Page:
April 30, 2008

Profs Receive $25M Grant

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Two Cornell professors won a $25 million grant for a new interdisciplinary scientific research and education center at Cornell, announced the Global Research Partnership of King Abdullah University of Science and Technology yesterday.
The KAUST-Cornell University Center for Research and Education will be co-led by Prof. Emmanuel Giannelis, materials science and engineering, and Prof. Lynden Archer, chemical and biolomolecular engineering, the Marjorie L. Hart Professor of Engineering. Giannelis and Archer’s proposal is selected as one of the four winners among the 41 initial applications submitted in late 2007.
“We chose these first KAUST GRP Centers from an exceptionally competitive pool of proposals, which represented some of the most talented research teams in the world,” stated KAUST President-designate Choon Fong Shih on the KAUST website.
The website also called the KAUST Global Research Partnership a “research funding program focused on discovery and innovation in areas of science and technology important to the Kingdom of Saudi Arabia, the region, and the world.”
Apart from Cornell, the other winning centers are at the University of Oxford, Stanford University and Texas A&M University.
The biggest challenge of entering this competition was the initial process of putting the proposal together, which Giannelis described as “not a small task.”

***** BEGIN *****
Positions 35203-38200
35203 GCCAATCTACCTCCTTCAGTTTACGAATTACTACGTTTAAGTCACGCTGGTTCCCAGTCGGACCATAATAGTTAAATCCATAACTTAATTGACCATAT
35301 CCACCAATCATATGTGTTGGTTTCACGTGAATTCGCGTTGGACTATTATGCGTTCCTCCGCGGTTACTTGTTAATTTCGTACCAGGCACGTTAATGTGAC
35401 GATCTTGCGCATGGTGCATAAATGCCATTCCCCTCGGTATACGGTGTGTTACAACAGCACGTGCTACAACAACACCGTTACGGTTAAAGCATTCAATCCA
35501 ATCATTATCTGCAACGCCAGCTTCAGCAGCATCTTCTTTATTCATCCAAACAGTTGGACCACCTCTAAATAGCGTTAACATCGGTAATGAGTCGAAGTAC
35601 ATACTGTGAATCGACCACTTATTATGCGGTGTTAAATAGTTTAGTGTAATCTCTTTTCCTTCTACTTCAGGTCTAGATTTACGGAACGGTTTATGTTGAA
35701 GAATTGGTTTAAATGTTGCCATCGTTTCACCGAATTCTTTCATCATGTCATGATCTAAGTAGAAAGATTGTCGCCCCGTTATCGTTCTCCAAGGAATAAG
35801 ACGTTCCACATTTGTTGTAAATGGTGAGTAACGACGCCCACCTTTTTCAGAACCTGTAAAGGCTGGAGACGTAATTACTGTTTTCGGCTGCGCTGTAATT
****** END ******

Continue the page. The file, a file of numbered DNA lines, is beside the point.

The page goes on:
“We have to make sure the science is exciting, interesting and at the forefront,” he said.
The grant, which will come in increments of $5 million a year for the next five years, will provide “wonderful new opportunities,” according to Giannelis.
Although the KAUST-Cornell center will conduct research on novel hybrid nanomaterials, Giannelis stressed that education remains an important objective of the center.
“The primary goal is to educate students — graduate students, post docs and undergraduates,” he said.
According to Giannelis, the center will “go beyond research,” provide resources and teach new interdisciplinary courses on polymers, nanomaterials and hybrid materials.
“The idea is to retrain students to be students in a interdisciplinary field,” said Giannelis, who currently heads a polymer nanocomposite research group at Cornell.
Instead of building a new research building, the majority of the work will be done at existing nanotechnology laboratories at Cornell, including those of NanoScale Science and Technology Facility. The research will focus on Nanoparticle Ionic Materials (NIMS) — a new class of organic-inorganic hybrids recently discovered at Cornell.
“The research focus of the center will be the study of NIMS as new platforms for carbon dioxide capture and sequestration, water desalination, photovoltaics and solid state lighting and enhanced oil production,” Giannelis stated in an e-mail.
As the research is “all around energy and sustainability,” it is important not only for the U.S., but also for Saudi Arabia and the world.
The center will also consist of a multidisciplinary team of faculty from Cornell and several partner universities, including the University of Cambridge, Princeton University, Columbia University and UCLA.
The KAUST-Cornell center will also help KAUST, a new university set to open in Saudi Arabia in September 2009, establish a partnership with Cornell. The center will also help build credibility at KAUST, a new graduate-level research university that is supported by a multi-billion dollar endowment.
“Global partnerships and collaborations are essential for any research university that aspires to be world class and to generate science and technologies that will truly improve the lives of people everywhere,” stated Dr. Frank Press, former president of the U.S. National Academy of Sciences and advisor to the selection committee, on KAUST’s website.